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too much misery... Let's see some nice things in movies, we KNOW that there is a lot of misery in the world, but what can we do about it? Not all are Mother Teresa... Anyway everyone has his part of miseries, no need to keep morale low by watching some more... Too easy to get awards by selling poor peoples miseries because critics think if they ignore it they would just get the fame of being heartless!
What attracted this reviewer to this wonderful coming of age Indian film was the soundtrack that was performed by the master of the sitar Ravi Shankar. He adds atmosphere to this adaption of the novel of the same name(Song of the Little Road), a story about a poor extended family struggling to escape their predicament while suffering tragic events. Beautifully done, it is the first of The Apu Trilogy.
Ray's directorial debut brings into life the heart wrenching story of a simple family going through tough times. Driven by strong performances and beautiful cinematography, it is quite impossible to believe that this is Ray's first movie. The movie may seem to be slow at times, but the story needed this delicate treatment. Definitely a must watch for people who appreciate good old art movies.
Clearly influenced by Italian neorealism, this is the simple story of a small family living in poverty in rural Bengal. The backstory behind the film is quite impressive; it was director Satyajit Ray's first, and done with an incredibly low budget, inexperienced crew, and amateur actors. The result is often stunning. There are some truly beautiful scenes in the natural surroundings where the family live, and the cinematography is wonderful. The family members are striking as well, starting with the grandmother (Chunibala Devi), who with her withered face and stooped back, has quite an appearance. Devi portrays the character with inner fire and depth, and it was sad to read she passed away at 80 before the film was released. The little boy, Apu (Subir Banerjee) also looks out on the world he is growing up in with such beautiful eyes.
Despite the film being the first in the 'Apu Trilogy', the film really centers on the mother (Karuna Banerjee), who is the bedrock of the family. She keeps it together while the husband (Kanu Banerjee) pursues idealistic dreams, often not taking their economic condition seriously enough. She deals with her neighbors, who criticize her daughter (Runki Banerjee and Uma Dasgupta) for stealing fruit, and also her parenting. She accepts her own broken dreams ("I had lots of dreams too. All the things I wanted to do..."), and handles the sadness which comes their way.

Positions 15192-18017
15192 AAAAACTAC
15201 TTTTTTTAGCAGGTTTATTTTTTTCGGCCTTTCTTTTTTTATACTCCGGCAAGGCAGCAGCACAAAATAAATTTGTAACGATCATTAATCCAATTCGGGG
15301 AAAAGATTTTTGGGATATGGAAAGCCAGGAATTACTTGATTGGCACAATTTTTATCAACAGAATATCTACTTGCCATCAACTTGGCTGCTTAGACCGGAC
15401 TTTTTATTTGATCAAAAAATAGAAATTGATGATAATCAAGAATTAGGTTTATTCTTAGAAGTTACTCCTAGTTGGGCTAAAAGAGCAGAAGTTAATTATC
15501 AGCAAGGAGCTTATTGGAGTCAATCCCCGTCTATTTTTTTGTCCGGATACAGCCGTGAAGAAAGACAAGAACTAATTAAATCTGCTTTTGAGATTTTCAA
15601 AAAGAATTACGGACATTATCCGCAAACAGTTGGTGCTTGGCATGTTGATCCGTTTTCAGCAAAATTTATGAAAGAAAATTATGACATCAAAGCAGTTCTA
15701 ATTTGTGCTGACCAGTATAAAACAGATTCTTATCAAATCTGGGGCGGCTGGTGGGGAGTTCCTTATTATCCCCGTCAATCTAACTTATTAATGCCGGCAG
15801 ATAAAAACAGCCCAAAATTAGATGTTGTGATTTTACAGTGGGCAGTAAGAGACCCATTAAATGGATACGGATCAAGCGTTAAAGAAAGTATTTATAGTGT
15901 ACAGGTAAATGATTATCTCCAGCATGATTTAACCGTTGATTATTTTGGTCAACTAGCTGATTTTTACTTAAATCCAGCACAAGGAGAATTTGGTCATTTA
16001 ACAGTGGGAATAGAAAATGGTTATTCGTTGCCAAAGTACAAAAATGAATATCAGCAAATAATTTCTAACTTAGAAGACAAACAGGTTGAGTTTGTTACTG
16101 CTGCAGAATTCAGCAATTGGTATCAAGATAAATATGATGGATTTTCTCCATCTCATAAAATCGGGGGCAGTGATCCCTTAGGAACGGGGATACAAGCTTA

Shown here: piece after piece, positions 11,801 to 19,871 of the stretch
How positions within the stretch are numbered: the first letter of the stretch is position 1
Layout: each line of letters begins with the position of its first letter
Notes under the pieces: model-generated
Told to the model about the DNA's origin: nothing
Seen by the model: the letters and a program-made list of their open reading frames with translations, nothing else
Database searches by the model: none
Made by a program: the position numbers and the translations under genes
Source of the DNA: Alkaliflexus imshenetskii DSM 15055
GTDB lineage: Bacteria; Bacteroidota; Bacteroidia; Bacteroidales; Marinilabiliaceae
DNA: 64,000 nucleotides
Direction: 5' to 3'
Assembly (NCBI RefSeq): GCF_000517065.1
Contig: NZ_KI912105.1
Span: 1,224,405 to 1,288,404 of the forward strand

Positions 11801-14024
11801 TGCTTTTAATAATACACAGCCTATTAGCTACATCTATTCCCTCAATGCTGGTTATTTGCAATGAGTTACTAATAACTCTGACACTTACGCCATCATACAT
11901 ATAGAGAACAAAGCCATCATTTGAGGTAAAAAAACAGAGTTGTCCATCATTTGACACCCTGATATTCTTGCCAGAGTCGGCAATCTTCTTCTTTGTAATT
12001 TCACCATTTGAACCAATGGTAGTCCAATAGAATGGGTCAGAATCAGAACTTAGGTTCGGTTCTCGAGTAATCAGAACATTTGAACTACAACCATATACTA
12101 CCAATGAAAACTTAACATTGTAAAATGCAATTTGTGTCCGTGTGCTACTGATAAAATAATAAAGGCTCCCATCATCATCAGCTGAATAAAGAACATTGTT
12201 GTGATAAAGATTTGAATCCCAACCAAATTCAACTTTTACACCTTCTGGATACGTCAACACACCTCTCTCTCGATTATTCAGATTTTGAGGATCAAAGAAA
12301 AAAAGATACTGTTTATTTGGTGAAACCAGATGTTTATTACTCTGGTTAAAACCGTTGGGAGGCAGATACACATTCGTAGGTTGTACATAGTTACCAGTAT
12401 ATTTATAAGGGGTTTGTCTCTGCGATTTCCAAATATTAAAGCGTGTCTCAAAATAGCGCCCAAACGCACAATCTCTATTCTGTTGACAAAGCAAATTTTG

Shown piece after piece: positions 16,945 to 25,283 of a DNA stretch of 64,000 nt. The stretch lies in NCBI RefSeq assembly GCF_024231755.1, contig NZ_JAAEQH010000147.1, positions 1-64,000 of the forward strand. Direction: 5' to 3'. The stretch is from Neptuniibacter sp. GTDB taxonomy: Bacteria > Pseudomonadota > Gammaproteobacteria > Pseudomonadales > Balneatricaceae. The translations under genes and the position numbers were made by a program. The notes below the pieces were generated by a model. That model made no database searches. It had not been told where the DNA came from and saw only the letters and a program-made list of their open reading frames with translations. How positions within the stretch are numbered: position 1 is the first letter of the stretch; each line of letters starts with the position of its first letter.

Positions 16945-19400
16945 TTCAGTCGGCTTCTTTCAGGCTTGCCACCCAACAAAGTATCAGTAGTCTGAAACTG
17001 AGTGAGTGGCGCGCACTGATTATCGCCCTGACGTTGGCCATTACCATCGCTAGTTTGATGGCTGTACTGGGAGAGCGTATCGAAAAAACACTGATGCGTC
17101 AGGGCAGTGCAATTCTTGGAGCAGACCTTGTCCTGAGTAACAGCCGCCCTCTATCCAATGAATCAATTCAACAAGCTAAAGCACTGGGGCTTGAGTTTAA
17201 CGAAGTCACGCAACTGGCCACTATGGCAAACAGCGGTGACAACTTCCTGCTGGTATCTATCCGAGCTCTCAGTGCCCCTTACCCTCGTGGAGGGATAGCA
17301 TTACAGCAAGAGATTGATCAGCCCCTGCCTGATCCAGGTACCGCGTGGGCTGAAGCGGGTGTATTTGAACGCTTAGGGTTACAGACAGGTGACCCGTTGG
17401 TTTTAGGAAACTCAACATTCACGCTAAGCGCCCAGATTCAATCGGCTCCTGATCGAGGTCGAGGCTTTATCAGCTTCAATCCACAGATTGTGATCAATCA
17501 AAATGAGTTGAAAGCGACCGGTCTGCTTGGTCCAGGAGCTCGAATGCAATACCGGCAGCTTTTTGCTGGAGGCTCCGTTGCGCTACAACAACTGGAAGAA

While I appreciated the film's beauty, and the fact that it transported me into this impoverished little world, it was a little too quiet for my taste. There are some moving events and it finishes strong, but too much of it was mundane along the way. Perhaps Ray simply captures this little world perfectly, without pretense and completely realistically, which artistically is saying something, and what resonates so strongly with most critics. If that's what you're looking for, this is your film. As an alternative, I personally liked a couple of his later films better (Charulata (1964), and The Coward (1965)), which you might consider.
Great great great.
Masterful thriller epic.
Ray is real master of cinema.
I must admit I had grown sceptic suspecting the movie to be meanwhile outdated or maybe a bit schmaltzy. But I was completely wrong! Yes, the movie is slowly paced, but has a rhythm all of its own, a simple epic perfectly depicting the ups and downs of life. The movie is meticulously composed in single sequences, many of sheer breathtaking beauty, and step by step you grow more acquainted with the characters and their fates. This would be a perfect example for film studies, you could learn immensely from this movie, and so much more astounding that all participants (except some actors) were complete amateurs when making this movie!
9+9+9+9+9+9+9+9+9+9 = 90
To whom that said that ones don't like a film in which nothing happened, honestly, this film elaborates everything in life that you can't see. It's the saddest thing that people can't observe or even feel the essence of films while watching them. Go back to film school or watch more films, sir.
Depressing story about an Indian family that lives in poverty. Would like to see the other two when I have time.